This article briefly reviews the politics of immigration in the United Kingdom since 2010 before examining whether immigration will impact the election and exploring how immigration politics will develop in the future, particularly in regard to the United Kingdom’s place in Europe.

Immigrant Women in the United States

April 7, 2015 Comments off

Immigrant Women in the United States
Source: Migration Policy Institute

Following a history of majority male migration through the mid-20th century, women have migrated to the United States in large numbers as a result of the emphasis on family reunification ushered in by the 1965 Immigration Act. Female immigrants represent 51 percent of the overall foreign-born population, with 21.2 million immigrant women residing in the United States in 2013, out of a total immigrant population of 41.3 million. The female share of the immigrant population is higher in the United States than it is globally, where about 48 percent of the international migrant stock is female (see Figure 1). Even as female migration has increased globally since 1980, the share in the United States—the world’s top immigrant destination—has decreased slightly from 53 percent in 1980 to around 51 percent in 2013.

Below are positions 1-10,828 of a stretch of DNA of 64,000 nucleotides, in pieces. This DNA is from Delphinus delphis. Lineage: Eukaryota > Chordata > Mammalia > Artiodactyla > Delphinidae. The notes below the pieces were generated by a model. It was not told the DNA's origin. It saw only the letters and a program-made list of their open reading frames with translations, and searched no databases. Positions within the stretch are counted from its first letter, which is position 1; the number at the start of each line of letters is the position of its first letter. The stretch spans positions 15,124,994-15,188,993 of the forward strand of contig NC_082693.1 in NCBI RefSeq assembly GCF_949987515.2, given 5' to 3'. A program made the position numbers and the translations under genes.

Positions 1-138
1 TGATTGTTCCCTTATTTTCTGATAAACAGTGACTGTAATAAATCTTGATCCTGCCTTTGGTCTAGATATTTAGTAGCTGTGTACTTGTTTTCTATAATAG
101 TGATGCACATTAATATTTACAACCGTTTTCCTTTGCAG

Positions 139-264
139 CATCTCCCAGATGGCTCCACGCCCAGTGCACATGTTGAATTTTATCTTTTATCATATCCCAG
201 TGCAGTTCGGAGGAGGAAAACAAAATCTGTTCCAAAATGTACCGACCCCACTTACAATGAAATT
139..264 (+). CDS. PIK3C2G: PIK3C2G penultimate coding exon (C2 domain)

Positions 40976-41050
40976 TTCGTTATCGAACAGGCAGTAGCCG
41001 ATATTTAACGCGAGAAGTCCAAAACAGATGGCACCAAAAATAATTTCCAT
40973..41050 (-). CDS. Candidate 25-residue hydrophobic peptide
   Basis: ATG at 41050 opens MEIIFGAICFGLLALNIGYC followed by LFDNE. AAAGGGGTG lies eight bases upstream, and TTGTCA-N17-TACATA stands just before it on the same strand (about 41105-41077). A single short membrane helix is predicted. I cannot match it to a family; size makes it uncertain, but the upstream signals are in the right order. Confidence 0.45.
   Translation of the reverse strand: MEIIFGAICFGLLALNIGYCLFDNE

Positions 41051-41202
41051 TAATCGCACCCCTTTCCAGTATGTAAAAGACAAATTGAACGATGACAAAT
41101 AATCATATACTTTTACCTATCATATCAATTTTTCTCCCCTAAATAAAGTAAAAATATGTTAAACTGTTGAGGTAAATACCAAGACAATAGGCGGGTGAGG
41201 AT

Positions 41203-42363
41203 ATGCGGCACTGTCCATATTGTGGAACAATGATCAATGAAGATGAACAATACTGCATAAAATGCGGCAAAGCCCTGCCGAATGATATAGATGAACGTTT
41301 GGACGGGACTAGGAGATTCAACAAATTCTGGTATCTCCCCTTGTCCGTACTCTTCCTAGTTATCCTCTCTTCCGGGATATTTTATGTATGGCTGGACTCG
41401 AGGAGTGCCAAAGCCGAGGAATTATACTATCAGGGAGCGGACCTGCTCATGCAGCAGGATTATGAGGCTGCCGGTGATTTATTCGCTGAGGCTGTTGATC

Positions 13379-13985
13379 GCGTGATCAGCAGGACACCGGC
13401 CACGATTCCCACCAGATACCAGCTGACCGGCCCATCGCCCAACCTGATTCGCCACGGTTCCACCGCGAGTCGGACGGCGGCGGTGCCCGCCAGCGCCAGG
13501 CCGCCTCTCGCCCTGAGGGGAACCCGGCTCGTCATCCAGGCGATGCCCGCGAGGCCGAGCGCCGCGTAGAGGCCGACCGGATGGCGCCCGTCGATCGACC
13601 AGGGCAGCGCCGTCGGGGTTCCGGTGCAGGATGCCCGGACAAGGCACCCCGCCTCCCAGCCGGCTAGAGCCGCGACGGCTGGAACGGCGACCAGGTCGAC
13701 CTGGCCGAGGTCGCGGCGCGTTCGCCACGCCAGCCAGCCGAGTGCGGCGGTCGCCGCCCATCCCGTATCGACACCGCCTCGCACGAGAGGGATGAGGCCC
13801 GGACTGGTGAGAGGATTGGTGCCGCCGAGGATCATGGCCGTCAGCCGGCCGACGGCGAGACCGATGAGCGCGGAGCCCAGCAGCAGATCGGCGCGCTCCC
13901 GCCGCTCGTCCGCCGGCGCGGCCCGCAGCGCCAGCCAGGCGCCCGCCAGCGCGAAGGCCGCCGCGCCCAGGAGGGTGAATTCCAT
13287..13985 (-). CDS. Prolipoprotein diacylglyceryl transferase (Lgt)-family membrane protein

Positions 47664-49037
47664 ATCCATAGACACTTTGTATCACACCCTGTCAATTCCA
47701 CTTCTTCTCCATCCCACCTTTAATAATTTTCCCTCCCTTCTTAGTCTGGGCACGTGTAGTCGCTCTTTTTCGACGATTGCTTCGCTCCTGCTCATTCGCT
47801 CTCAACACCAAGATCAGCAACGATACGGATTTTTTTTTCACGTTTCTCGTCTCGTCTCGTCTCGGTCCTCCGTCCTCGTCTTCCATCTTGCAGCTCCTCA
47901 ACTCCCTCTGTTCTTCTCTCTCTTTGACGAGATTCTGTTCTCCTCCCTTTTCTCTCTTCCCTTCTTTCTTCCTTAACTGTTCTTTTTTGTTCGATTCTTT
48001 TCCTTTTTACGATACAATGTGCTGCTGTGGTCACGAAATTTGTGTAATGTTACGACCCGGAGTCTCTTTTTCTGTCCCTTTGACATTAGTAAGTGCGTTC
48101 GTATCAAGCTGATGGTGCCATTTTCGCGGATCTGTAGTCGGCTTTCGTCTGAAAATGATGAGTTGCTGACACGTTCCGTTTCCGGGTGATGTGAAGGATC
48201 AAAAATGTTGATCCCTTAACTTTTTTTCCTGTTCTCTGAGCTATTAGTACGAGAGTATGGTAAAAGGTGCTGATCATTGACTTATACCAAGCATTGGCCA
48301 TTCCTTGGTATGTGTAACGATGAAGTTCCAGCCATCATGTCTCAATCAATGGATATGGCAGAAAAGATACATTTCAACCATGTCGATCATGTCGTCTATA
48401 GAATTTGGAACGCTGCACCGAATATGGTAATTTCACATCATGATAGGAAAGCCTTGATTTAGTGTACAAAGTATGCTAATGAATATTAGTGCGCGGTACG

The gender of the immigrant population raises implications for sending and receiving countries, with respect to labor opportunities, family structure, gender roles, and more.